Black Hat EU Security researchers have worked out how to hack into a smartphone and turn it into a tracking device by abusing its pairing with a Belkin home automation device.
Joe Tanen and Scott Tenaglia of Invincea Labs were able to root a WeMo device before injecting code into the WeMo Android app from a compromised WeMo device. The attack, which involved using an IoT device to hack into a phone, involved abusing normal functionality in order to exploit the app, the researchers explained during a presentation at Black Hat Europe on Friday.
Vulnerabilities in both the device and the Android app can be abused to obtain a root shell on the device, before running arbitrary code on the phone paired with it. The same approach might be used to crash the device, and launch DoS attacks without rooting it.
"We were able to turn your phone into a GPS tracker because your IoT kit is kinda insecure," Tenaglia explained.
The talk – entitled Breaking BHAD: Abusing Belkin Home Automation Devices – also covered details of heap overflow, SQL injection, and code injection zero days, as well as their associated exploits. These various flaws were resolved by a recent update from Belkin.
The researchers credited Belkin with taking security far more seriously than most IoT vendors by responding to security research and developing a patching process.
In 2013 and 2014, several high-profile vulnerabilities were found in Belkin's WeMo line of home automation devices. Belkin not only patched most of those vulnerabilities, but also maintains a very regular update cycle, which "makes them one of the more responsive players in the IoT space", according to the Invincea Labs duo.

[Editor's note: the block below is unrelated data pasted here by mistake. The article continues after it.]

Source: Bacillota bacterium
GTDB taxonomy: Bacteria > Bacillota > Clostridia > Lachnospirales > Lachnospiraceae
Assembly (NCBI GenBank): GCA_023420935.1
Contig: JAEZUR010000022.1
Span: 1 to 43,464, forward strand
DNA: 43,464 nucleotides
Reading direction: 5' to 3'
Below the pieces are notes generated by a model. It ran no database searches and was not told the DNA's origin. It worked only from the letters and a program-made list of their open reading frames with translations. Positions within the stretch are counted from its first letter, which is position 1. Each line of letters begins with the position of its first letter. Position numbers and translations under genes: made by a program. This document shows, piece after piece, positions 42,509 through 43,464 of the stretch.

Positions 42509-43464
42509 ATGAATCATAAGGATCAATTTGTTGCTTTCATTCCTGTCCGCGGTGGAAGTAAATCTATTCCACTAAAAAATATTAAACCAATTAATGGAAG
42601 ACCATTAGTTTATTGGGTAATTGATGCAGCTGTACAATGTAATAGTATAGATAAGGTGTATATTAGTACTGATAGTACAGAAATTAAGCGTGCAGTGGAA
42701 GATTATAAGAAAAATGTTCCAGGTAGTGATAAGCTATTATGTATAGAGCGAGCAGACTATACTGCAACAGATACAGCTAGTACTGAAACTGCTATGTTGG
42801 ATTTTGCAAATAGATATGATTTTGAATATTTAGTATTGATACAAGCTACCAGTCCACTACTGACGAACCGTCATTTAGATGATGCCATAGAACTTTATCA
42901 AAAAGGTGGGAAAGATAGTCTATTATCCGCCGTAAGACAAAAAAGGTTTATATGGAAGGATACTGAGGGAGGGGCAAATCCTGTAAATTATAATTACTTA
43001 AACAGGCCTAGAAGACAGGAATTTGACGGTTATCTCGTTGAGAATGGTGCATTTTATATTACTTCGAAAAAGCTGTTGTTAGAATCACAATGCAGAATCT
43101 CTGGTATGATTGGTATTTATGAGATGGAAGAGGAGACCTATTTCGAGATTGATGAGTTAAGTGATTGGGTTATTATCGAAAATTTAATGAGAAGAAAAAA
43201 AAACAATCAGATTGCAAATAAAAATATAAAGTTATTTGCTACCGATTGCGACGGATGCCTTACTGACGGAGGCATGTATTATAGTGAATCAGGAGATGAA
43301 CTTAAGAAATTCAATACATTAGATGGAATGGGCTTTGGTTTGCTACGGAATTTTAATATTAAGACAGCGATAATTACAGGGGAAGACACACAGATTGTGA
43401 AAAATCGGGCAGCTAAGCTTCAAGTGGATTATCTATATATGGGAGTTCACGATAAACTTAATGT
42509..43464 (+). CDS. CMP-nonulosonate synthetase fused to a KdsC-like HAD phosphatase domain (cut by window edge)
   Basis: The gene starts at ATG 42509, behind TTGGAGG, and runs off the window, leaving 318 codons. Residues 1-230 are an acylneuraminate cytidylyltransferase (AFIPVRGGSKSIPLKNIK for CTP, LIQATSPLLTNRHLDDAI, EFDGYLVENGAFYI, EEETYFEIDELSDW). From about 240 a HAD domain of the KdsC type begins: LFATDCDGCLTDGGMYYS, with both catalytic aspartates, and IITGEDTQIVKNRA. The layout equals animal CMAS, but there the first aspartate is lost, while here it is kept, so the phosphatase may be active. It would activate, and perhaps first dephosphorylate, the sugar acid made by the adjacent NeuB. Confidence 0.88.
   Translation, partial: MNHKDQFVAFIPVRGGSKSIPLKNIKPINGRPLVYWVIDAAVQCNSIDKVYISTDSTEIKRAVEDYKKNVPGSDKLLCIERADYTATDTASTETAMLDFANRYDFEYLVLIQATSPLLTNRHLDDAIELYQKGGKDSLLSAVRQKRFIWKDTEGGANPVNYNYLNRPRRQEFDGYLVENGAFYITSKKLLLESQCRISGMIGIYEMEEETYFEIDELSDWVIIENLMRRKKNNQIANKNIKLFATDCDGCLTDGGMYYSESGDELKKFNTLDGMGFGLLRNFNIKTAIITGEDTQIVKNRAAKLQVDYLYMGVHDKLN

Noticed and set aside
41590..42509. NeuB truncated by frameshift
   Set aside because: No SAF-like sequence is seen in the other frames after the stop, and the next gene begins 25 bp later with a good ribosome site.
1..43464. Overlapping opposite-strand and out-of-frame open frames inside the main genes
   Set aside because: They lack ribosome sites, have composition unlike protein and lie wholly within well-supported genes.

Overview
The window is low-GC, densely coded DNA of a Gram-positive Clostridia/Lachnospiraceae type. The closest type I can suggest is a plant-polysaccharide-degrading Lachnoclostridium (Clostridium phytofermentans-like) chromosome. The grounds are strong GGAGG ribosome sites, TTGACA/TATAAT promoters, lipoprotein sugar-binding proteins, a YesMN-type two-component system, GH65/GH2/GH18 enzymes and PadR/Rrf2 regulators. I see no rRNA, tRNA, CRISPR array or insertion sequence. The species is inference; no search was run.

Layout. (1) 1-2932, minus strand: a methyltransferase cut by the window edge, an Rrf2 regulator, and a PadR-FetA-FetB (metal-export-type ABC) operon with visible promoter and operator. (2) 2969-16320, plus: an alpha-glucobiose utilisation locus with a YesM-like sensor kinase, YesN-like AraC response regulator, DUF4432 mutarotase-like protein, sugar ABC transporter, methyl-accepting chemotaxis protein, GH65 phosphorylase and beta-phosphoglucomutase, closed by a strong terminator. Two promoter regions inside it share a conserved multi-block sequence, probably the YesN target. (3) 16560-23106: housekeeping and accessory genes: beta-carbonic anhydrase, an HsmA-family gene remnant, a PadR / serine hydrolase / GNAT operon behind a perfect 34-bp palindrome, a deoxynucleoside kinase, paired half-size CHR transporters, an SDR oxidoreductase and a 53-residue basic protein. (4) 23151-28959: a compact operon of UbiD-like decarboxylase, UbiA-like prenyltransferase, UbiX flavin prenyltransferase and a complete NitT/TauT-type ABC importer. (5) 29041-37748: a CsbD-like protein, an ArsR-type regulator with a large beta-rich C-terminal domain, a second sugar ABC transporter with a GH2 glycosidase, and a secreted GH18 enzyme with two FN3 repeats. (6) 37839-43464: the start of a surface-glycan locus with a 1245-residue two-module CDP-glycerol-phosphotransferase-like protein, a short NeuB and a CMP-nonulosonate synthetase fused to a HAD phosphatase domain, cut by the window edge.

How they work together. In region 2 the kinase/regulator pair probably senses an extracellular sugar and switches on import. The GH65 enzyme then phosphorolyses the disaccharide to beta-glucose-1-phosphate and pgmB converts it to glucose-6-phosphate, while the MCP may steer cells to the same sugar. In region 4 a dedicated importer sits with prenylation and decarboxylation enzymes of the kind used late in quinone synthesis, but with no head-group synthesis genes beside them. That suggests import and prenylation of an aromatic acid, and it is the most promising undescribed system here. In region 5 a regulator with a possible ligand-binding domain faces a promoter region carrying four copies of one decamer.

El Reg approached Belkin for comment on the research but is yet to hear back anything substantive. We'll update this story as and when we hear more.
In a statement, Belkin said it worked with the researchers to adress security flaws in the WeMo devices, the significance of which it downplayed.
"We were able to issue a fix for the first Android App issue almost immediately, and then just recently released the firmware patch for the SQL Injection vulnerability on Nov. 1. Both of these fixes address all of the vulnerabilities reported by Invincea.
"We don’t believe these latest vulnerabilities presented a major threat, largely because they were both addressed before the researcher’s findings were released, and the actual likelihood of someone being able to execute this in a real life situation is extremely small. It would essentially require someone to target a Wemo user that is running old firmware and then get access to their local area network at the same time in order to run malicious code. That said, we did address both of them ASAP to ensure that no one could exploit these particular issues."
The SQL injection vulnerability was patched as of 1 November in WeMo firmware versions 10884 or 10885, depending on the device.
More info on the various issues uncovered by the Invincea team can be found in a blog post here. ®
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